Portuguese Macau

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Portuguese colony
Tierced per mantel: I argent, five quinas shields azure and argent; II azure, a Chinese dragon Or holding a quinas shield azure with five plates; and III barry wavy of azure and argent
Flag of the Govt of
Portuguese Macau
Coat of arms of
Portuguese Macau
"Hymno Patriótico" (1808-1826)
Patriotic Anthem

"Hino da Carta" (1826-1911)
Hymn of the Charter

"A Portuguesa" (1911-1999)
The Portuguese
Capital Macau
Political structure Colony
Head of state
 •  1557 King John III (first)
 •  1996–1999 President Jorge Sampaio (last)
 •  1557–1558 Francisco Martins (first)
 •  1991–1999 Vasco Joaquim Rocha Vieira (last)
Legislature Legislative Assembly
Historical era First wave of European colonization
 •  Permanent Portuguese settlement established 1557
 •  Colony proclaimed 1847
 •  Treaty of Peking December 1, 1887
 •  Joint Declaration April 13, 1987
 •  Transferred to China December 20, 1999 1999
Currency Macanese pataca (from 1894)
Preceded by
Succeeded by
Ming dynasty

Portuguese Macau was the period of Macau as a Portuguese colony and later, an overseas province under Portuguese administration from 1557 to 1999. Macau was both the first and last European colony in China.[1][2]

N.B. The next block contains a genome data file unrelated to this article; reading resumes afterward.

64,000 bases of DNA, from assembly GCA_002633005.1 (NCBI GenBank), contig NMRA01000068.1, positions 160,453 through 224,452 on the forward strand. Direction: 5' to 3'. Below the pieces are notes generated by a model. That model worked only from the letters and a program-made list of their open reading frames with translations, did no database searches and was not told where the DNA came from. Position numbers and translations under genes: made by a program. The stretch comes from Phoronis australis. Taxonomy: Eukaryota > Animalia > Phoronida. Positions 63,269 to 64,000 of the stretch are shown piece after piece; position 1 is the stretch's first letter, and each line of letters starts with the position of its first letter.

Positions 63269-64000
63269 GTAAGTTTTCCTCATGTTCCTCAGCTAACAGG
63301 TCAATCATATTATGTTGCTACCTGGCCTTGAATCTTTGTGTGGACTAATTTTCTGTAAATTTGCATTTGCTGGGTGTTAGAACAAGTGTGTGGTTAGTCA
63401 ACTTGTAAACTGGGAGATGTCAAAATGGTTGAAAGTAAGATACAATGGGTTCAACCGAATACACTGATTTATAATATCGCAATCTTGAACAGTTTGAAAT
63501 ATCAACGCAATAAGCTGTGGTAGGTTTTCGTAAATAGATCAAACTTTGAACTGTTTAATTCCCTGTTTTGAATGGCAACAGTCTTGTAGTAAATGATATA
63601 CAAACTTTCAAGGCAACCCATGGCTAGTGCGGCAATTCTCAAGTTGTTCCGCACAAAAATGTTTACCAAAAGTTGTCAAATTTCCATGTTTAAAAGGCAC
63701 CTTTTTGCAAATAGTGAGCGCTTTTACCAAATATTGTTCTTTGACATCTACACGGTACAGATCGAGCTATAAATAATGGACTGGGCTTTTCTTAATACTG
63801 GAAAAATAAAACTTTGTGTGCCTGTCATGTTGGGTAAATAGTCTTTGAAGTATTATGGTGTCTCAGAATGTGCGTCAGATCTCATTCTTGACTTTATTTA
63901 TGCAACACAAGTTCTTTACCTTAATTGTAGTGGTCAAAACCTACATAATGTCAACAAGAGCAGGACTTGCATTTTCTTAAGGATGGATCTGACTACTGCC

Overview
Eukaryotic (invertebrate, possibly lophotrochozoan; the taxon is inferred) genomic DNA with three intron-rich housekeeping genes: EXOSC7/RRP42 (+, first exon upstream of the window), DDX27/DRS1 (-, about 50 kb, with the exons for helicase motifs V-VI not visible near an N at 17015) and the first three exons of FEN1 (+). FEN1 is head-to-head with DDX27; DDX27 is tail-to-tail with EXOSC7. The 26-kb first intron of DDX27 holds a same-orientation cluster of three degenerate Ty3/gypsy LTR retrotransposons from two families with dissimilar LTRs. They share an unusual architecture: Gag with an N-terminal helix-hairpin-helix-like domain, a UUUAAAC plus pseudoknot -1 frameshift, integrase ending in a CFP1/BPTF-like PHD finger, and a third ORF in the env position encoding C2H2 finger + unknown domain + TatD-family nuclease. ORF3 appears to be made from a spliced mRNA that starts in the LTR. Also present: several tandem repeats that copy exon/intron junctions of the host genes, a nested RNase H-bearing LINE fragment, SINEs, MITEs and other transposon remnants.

Portuguese traders first settled in Macau in the 16th century. In 1557 Macau was rented to Portugal by the Chinese empire as a trading port. The Portuguese administered the city under Chinese authority and sovereignty until 1887, when Macau became a colony of the Portuguese empire. Sovereignty over Macau was transferred back to China on 20 December 1999.

The Sino-Portuguese Joint Declaration on the Question of Macau and the Macau Basic Law stipulate that Macau operate with a high degree of autonomy until at least 2049, fifty years after the transfer.[3]


Panoramic photograph of Macau, taken by Jules Itier in the 19th Century. The city of Macau on its peninsula with both the outer and inner harbours are visible. Also visible are the outlying islands of Taipa, Dom João, Lapa and of Montanha, the latter three then part of Macau, reverting to China after the Japanese Invasion in the Second World War. Coloane and Ilha Verde are the only islands of Macau not visible in this portrait.

See also[edit]


  1. ^ Bong Yin Fung (1999). Macau: a General Introduction (in Chinese). Joint Publishing (H.K.) Co. Ltd. ISBN 962-04-1642-2. 
  2. ^ "Macau and the end of empire". BBC News Online. 18 December 1999. Retrieved 7 January 2008. 
  3. ^ "Content of Basic Law of Macau". University of Macau. Retrieved 7 January 2008. 

External links[edit]